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Network analysis of acoustic tracking data reveals the structure and stability of fish aggregations in the ocean

Citation

Stehfest, K and Patterson, TA and Dagorn, L and Holland, KN and Itano, D and Semmens, JM, Network analysis of acoustic tracking data reveals the structure and stability of fish aggregations in the ocean, Animal Behaviour, 85, (4) pp. 839-848. ISSN 0003-3472 (2013) [Refereed Article]

Copyright Statement

Copyright 2013 The Association for the Study of Animal Behaviour

DOI: doi:10.1016/j.anbehav.2013.02.003

Abstract

Aggregations in the distribution of individuals are an almost universal phenomenon in living organisms. Groups of animals that display collective coordinated movement without forming stable social bonds such as fish schools are a special type of aggregation. In tropical tuna fisheries, aggregating behaviour is directly exploited through the use of artificial fish aggregating devices (FADs). Hence, understanding the dynamics of schooling behaviour and the potential impacts of FADs upon it may have ramifications for tuna management. As a novel way of quantifying spatiotemporal co-occurrences of animals, we applied network statistics to acoustic tracking data to identify the co-occurrences of individual yellowfin tuna, Thunnus albacares, in an array of FADs and determine the frequency and temporal dynamics of these co-occurrences. We observed large interannual variation in movement rates of tuna between FADs, and corresponding interannual variability in the mean number of spatiotemporal associates for each individual as well as the temporal stability of associations. When movement rates were high, associations within FAD aggregations decayed to randomness three times faster than when movement rates were lower. This raises the possibility that if FADs are sufficiently close for fish to perform frequent between- FAD movements, school mixing may be increased and cohesion reduced.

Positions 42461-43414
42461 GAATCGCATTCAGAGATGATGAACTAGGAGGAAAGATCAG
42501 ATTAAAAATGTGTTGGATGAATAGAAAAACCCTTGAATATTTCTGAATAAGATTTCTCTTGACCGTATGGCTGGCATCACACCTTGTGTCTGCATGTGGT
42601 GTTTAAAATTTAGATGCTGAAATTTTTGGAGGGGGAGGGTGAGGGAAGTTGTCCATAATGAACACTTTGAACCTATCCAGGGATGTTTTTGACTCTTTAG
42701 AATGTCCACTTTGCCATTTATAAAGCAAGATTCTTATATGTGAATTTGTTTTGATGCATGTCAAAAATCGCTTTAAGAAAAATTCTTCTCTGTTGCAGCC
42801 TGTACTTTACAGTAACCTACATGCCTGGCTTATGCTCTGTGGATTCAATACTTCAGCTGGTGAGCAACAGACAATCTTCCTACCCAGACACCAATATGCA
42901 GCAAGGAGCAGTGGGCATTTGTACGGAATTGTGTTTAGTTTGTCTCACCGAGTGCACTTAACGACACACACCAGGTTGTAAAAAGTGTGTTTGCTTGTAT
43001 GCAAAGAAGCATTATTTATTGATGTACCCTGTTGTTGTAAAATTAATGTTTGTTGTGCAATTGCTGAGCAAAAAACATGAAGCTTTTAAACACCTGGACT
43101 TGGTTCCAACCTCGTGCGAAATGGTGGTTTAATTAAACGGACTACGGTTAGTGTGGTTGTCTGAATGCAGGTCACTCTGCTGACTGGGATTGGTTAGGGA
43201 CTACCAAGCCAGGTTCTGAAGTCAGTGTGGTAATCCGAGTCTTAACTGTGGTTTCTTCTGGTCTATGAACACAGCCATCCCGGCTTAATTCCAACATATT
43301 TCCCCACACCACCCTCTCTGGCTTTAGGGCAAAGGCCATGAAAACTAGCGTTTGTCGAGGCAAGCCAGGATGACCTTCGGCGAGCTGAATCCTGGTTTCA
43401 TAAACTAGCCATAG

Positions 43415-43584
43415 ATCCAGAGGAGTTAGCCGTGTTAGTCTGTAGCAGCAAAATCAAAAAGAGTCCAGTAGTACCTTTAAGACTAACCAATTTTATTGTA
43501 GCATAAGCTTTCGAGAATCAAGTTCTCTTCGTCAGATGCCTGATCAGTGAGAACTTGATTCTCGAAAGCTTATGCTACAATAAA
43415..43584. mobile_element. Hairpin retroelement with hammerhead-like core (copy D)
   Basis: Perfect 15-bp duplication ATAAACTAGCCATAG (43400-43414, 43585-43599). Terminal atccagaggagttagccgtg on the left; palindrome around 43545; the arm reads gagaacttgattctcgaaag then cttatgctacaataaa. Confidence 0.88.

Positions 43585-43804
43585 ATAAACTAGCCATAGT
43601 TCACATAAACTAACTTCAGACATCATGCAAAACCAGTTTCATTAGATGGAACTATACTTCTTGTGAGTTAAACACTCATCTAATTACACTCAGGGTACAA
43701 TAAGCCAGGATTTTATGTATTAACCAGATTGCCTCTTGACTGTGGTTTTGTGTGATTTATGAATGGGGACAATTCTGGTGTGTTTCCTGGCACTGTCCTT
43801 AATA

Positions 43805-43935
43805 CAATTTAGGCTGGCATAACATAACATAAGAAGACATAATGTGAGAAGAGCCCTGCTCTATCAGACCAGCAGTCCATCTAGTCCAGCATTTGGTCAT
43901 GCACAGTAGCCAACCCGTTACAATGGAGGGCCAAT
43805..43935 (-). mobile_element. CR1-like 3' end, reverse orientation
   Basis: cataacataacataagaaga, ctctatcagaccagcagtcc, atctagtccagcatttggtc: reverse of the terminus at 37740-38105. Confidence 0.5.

Item Details

Item Type:Refereed Article
Keywords:acoustic tagging,aggregation,association,collective motion,co-occurrence,fishery,Hawai’i,network analysis,Thunnus albacares,yellowfin tuna
Research Division:Agricultural and Veterinary Sciences
Research Group:Fisheries Sciences
Research Field:Fisheries Management
Objective Division:Animal Production and Animal Primary Products
Objective Group:Fisheries - Wild Caught
Objective Field:Wild Caught Fin Fish (excl. Tuna)
Author:Stehfest, K (Dr Kilian Stehfest)
Author:Semmens, JM (Associate Professor Jayson Semmens)
ID Code:88195
Year Published:2013
Web of Science® Times Cited:10
Deposited By:Sustainable Marine Research Collaboration
Deposited On:2014-01-17
Last Modified:2014-05-13
Downloads:0

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